From Slave Ship to Freedom Road

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Overview

Rod Brown and Julius Lester bring history to life in this profoundly moving exploration of the slave experience. From the Middle Passage to the auction block, from the whipping post to the fight for freedom, this book presents not just historical facts, but the raw emotions of the people who lived them. Inspired by Rod Brown's vivid paintings, Julius Lester has written a text that places each of us squarely inside the skin of both slave and slaveowner. It will capture the heart ...

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Overview

Rod Brown and Julius Lester bring history to life in this profoundly moving exploration of the slave experience. From the Middle Passage to the auction block, from the whipping post to the fight for freedom, this book presents not just historical facts, but the raw emotions of the people who lived them. Inspired by Rod Brown's vivid paintings, Julius Lester has written a text that places each of us squarely inside the skin of both slave and slaveowner. It will capture the heart of every reader, black or white, young or old.

An ALA Best Book for Young Adults
An NCSS-CBC Notable Children's Trade Book in the Field of Social Studies
A Booklist Editors' Choice Book

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Editorial Reviews

Publishers Weekly - Publisher's Weekly
"Brown's 21 paintings provide a cohesive narrative line and have a stunning power of their own, but the confrontational tone of the text may usurp readers' attention," said PW of this volume, which traces the African-American journey from the Middle Passage to post-Civil War emancipation. Ages 8-up. (Dec.) Copyright 1999 Cahners Business Information.
Publishers Weekly - Publisher's Weekly
Twenty-one of Brown's 36 paintings that were originally included in an exhibit entitled "From Slavery to Freedom" are showcased here and provide the inspiration for Lester's (To Be a Slave) strong and searing text. In double-page spreads with usually one, sometimes two paintings to each, the book traces the African American slave experience through images beginning with the Middle Passage and concluding with images of post-Civil War emancipation. Lester's words are most effective when they draw readers into the paintings themselves, as in one spread including Brown's Sheol, in which the author imagines the voices of three captives shackled together in the foreboding hold of a slave ship. In giving a voice to these three captives, Lester demands that readers give identity to the faceless human cargo: endless rows of heads and shoulders that alternate with rows of endless feet. He then breaks from the narrative to address the raw emotions of readers: "You have memories of those Africans too. Even if you're white. Especially if you're white." Alongside other paintings, the author tells stories of his own heritage ("My slave ancestors were house servants") and also includes three separate "Imagination Exercises" (one for whites, one for blacks and one for both whites and blacks: "What if your peers... deemed you honorable and good for beating someone?"). While the author raises questions that will likely provoke much impassioned discussion, these jarring shifts in narrative perspective interrupt any fluid reading of the book as the story of a journey. Brown's paintings provide the cohesive narrative line and have a stunning power of their own, but the confrontational tone of the text may usurp readers' attention. In the end, some readers may be left with questions about the artist and his inspiration (an artist's note is, unfortunately, absent), and most will likely require an adult standing by to help them grapple with the provocative issues raised here. Ages 10-up. (Jan.)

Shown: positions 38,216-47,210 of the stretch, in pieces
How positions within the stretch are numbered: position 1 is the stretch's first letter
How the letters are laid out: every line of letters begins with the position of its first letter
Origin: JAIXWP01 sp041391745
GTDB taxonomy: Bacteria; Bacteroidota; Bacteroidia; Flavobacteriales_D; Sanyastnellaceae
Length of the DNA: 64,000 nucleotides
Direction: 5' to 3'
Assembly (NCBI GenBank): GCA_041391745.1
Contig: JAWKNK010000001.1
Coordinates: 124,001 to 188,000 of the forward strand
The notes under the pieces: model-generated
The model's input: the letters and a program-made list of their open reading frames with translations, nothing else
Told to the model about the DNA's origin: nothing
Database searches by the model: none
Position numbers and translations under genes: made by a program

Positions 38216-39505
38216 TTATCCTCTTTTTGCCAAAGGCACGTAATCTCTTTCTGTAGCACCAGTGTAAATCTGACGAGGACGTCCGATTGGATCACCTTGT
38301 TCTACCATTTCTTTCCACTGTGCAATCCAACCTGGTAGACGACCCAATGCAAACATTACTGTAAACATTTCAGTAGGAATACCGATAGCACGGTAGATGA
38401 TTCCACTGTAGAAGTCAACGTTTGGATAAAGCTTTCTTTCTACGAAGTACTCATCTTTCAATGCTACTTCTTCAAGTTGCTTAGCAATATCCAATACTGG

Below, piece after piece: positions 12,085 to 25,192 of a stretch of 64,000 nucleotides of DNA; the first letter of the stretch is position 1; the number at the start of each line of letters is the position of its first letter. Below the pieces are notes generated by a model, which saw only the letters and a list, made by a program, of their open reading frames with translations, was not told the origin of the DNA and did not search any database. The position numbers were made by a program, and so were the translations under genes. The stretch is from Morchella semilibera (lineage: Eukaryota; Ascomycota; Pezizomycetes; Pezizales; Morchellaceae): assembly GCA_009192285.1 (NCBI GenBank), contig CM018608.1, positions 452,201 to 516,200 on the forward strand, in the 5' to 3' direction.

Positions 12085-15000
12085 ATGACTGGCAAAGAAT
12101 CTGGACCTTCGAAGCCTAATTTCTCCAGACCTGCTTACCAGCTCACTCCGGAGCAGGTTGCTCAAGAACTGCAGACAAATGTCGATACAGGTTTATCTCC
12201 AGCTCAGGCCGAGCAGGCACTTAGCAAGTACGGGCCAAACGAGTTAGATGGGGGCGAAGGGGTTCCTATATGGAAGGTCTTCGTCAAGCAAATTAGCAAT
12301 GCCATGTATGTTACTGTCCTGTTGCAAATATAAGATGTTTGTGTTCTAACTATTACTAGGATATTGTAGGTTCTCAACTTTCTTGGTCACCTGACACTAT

Children's Literature - Susie Wilde